And that's why this is the last post on brain training. I've decided to build a homestead in Neuropsychology's western reaches and to start offering Cogmed in my practice. As I now have a commercial interest in brain training, I no longer feel I can post on the topic in this forum. Also, it strikes me that my previous posts were meant to convince me as much as my readers, and I decided that I no longer need convincing.

So, final greetings from the Wild West, and it's back to the usual program of reporting the latest technological gimmicks.


Saturday, May 24, 2014

Playing with biofeedback

I am checking out the biofeedback possibilities of the iPhone. Not that I'm planning to seriously get into biofeedback, but it is a fun new way of avoiding report writing. If anybody has some experience and knowledge about this topic, please send us a guest post.

There are several interesting options out there:

a) heart rate and heart rate variability
It turns out that iPhone 5 rear camera can be used as a heat rate monitor. You put a finger on it, the flashlight lights up and it works pretty much like an oximeter. There are a few apps that use this option:

  • Cardiio app measures heart rate and feeds back your fitness level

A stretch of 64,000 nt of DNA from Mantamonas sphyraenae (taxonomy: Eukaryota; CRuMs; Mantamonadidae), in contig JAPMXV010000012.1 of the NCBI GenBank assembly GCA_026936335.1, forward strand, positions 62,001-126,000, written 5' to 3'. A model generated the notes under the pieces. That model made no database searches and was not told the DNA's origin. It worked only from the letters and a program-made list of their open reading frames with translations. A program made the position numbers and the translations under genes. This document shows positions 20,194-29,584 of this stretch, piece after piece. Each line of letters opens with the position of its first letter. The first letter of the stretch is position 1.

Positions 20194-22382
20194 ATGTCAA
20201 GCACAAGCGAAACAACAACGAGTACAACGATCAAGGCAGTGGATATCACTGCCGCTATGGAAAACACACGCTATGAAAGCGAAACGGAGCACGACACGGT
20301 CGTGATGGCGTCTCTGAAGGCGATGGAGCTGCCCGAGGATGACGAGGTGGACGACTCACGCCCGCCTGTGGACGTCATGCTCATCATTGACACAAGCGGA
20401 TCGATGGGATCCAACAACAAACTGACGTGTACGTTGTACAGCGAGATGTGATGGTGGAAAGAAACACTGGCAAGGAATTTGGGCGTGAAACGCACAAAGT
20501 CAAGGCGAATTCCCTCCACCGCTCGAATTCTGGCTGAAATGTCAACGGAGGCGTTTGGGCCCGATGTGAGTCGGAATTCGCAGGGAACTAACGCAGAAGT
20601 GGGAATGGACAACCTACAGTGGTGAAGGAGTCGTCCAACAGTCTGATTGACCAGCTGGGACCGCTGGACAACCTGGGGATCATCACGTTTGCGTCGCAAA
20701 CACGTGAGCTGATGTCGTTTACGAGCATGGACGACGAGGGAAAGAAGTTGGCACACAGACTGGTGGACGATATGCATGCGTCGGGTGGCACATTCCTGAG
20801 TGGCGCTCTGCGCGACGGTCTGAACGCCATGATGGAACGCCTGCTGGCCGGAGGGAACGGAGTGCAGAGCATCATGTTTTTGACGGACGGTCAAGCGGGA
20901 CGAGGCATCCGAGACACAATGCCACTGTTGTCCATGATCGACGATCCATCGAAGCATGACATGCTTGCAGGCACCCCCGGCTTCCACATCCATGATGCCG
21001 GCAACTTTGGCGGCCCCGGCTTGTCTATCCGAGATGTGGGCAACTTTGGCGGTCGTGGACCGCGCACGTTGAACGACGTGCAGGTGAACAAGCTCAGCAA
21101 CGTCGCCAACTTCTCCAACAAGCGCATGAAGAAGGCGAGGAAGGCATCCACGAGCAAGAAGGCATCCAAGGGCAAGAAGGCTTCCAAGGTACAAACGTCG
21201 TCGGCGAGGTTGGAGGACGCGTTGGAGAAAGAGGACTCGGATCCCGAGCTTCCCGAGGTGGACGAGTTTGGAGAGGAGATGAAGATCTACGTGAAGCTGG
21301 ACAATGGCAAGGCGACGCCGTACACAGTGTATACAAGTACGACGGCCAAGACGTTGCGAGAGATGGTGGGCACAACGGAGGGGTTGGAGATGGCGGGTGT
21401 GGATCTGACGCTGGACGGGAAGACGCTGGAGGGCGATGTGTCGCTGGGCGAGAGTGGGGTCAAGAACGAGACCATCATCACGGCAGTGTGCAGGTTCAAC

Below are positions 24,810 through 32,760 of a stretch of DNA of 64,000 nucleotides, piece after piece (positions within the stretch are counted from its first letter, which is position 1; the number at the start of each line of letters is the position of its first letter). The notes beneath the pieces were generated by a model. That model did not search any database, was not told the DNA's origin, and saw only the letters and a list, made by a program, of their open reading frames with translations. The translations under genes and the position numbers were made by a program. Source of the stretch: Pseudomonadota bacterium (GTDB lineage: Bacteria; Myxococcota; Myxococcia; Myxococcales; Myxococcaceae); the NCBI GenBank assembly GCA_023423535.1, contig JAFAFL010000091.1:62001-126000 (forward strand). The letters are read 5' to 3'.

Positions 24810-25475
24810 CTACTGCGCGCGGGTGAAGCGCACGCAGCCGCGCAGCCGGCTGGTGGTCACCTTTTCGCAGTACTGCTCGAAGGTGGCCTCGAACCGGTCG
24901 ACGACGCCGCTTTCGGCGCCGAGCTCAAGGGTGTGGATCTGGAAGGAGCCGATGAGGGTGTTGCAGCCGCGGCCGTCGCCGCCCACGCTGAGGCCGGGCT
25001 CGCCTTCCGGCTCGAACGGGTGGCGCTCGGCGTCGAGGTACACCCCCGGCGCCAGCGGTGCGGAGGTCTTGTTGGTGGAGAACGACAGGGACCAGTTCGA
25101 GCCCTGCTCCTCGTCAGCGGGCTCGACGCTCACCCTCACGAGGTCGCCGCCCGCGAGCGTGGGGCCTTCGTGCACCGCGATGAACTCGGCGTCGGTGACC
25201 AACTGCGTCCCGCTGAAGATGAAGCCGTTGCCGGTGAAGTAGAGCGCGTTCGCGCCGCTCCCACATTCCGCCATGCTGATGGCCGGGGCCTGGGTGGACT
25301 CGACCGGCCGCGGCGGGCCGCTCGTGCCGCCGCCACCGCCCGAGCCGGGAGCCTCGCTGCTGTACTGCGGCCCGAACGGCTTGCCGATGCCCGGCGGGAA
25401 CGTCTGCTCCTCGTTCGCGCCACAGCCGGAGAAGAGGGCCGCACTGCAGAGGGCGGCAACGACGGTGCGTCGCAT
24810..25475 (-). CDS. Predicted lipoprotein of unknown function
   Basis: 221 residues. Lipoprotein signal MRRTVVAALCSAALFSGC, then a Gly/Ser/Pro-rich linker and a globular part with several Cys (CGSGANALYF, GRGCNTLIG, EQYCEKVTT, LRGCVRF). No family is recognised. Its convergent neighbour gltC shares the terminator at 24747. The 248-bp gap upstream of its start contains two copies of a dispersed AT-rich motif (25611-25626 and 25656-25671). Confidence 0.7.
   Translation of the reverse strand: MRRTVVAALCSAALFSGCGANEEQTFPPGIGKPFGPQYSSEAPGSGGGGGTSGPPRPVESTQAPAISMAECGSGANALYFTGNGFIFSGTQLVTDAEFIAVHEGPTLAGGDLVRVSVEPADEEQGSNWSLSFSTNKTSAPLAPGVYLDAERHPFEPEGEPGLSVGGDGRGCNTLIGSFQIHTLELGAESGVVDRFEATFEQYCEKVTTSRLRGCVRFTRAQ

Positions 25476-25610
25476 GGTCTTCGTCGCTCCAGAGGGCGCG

• Stress Check measures heart rate variability and records self-reported level of stress
  • iRelief does breathing exercises while measuring heart rate and then feeds back percentage of coherence (whatever that is)
  • CalmZone has some nice sounds and gives you some feedback on your heart rate variance (same as variability?)
  • StressCheck meaures heart rate variability and reports your stress level, with an ability to record data over time (mind you, this is buggy in the free version, may be better in the non-free app)

I have to admit that I haven't been really impressed by any of these. None of them does all they should, which would be feedback on heart rate variability, with clear explanations and maybe visual feedback, e.g. colour change, as the parameters improve. Also, I have to admit that I am still not  comfortable with the idea of heart rate variability, and can't quite wrap my head around it. OK, I've never tried terribly hard, but then again, if it takes trying terribly hard, then explaining it to the clients is going to be a tricky task.

Les Posen recommends a set of sensors with a dedicated computer program from emWave for heart rate variability training. They also have an option of attaching a sensor to an iPhone and monitoring heart rate variability on the go. Probably a more accurate and elegant option (but more expensive, drat).  Has anybody tried this in clinical practice?

b) skin conductivity
I like this idea of biofeedback much more. As Michael Carr-Gregg explained in his recent talk - you just tell the client that it works the same as a lie detector test, with more anxiety causing more sweating and more skin conductivity. Simple and convincing. He uses the sensors while teaching relaxation training to teenagers, so that they can see that it works.